Booties, much like coats, are a completely unnatural feeling for your dog. It’s a struggle to get them on, but a necessity for most dogs if you live in the city. Unless you are taking your dog trekking or going on the trails, where there isn’t a lot of salt, the only dog bootie I recommend are PAWZ booties.

PAWZ Booties :

  • stay on the best (if fit properly)

  • affordable

  • they come in 12 packs, so if you lose one you won’t cry

  • easy to get on (once you get the hang of it) - you can also purchase their PAWZ jaws tool that helps you put the booties on

  • don’t require wrapping velcro super tight around your dog’s legs

  • comes in many sizes

  • biodegradable

  • most natural feeling

They are by all means not PAWFECT, but in my opinion the best option for our city dogs.


  • your dog may need a different size on their front paws and back paws (so you may have to buy two packs)

  • keep your dogs nails trimmed or they will pierce the balloons when running around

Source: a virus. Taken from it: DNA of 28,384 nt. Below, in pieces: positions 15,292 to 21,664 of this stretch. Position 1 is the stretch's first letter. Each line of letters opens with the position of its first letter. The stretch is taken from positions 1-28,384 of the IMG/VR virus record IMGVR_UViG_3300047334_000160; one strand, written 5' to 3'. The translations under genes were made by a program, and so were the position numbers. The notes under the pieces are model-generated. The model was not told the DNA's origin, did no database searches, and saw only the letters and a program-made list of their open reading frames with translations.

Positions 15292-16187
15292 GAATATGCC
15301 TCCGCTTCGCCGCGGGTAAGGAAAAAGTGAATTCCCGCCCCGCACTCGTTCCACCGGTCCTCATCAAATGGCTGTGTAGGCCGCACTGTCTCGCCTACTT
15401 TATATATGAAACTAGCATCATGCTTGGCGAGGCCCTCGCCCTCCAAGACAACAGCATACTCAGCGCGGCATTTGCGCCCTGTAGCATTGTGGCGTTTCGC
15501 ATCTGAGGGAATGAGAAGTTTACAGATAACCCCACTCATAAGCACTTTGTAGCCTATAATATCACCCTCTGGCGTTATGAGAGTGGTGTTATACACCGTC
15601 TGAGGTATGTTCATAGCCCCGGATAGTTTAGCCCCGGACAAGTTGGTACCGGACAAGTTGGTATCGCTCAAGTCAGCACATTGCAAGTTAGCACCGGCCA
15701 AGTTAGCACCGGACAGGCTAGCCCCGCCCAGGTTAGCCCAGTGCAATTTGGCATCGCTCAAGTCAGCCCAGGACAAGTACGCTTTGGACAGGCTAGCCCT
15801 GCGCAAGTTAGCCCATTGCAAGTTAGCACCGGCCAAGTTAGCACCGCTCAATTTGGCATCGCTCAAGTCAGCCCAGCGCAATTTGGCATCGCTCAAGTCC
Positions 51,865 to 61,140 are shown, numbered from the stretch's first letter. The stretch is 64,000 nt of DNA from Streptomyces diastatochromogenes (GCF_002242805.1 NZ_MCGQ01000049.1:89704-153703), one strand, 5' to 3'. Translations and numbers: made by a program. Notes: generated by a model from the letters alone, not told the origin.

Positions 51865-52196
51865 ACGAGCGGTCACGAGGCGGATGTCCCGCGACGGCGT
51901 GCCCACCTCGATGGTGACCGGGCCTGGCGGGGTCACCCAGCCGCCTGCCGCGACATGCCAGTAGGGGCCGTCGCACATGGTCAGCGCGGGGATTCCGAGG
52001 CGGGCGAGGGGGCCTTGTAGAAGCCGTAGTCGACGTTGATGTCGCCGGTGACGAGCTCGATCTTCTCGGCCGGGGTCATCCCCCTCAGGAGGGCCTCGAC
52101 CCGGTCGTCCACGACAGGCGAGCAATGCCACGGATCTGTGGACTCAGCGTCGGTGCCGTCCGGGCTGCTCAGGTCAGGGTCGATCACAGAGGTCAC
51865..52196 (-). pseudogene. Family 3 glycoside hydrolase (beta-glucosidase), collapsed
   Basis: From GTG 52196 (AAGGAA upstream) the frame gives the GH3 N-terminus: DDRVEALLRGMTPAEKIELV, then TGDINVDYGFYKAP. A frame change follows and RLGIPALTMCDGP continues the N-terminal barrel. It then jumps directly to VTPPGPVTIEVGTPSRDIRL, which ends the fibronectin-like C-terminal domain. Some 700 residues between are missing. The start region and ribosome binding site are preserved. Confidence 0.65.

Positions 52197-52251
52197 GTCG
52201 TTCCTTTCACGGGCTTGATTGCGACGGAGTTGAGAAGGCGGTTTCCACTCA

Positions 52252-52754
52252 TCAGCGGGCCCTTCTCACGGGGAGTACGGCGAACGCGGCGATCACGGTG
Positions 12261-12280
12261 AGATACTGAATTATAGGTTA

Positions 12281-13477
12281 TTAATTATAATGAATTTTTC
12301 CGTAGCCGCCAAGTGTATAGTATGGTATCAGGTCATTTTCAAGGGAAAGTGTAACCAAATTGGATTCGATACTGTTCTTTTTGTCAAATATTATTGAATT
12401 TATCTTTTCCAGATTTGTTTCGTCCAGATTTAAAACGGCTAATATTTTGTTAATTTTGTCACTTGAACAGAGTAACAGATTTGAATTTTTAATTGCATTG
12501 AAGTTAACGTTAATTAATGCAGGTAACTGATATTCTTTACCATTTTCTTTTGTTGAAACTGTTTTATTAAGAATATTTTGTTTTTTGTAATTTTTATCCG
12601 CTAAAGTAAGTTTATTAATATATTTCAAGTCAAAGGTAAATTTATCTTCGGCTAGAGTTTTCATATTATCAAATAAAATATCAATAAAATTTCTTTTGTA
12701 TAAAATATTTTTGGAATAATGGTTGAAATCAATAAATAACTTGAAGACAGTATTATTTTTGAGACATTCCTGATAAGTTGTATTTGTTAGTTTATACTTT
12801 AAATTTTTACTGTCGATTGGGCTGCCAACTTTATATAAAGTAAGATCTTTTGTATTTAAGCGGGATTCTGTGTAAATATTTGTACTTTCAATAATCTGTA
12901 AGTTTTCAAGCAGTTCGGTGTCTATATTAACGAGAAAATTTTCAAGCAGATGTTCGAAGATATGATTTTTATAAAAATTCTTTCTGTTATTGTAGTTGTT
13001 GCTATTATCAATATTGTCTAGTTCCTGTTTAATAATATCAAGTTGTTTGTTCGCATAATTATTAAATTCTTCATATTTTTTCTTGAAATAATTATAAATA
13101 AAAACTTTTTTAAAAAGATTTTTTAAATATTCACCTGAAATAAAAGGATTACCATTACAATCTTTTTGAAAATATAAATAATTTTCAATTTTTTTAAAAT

• some dogs eat their balloon booties - I have first hand experience with this (ugh!)

  • if your dog refuses to wear them, you can try taking them outside without them and when they ultimately lift their paw from the salt, wipe their paw off and then put them on



If you’re dog refuses to wear booties, you can try Paw wax. It is definitely not as effective as booties, but at least it offers some protection. The paw wax I recommend is Musher’s secret. Musher’s is a all natural paw balm you apply to the bottom of your dogs foot (pads) before taking them outside. You have to apply it all over the the bottom of the foot including between the pads to protect your dog’s feet from the elements. It’s not as good as protecting them from the salt, but it is better than nothing if you’re only out for short periods of time. **Musher’s is also good during the Summer to protect your dog’s paws from hot pavement or sand.

Thanks SNOW much for Reading! Hope you found this information helpful :)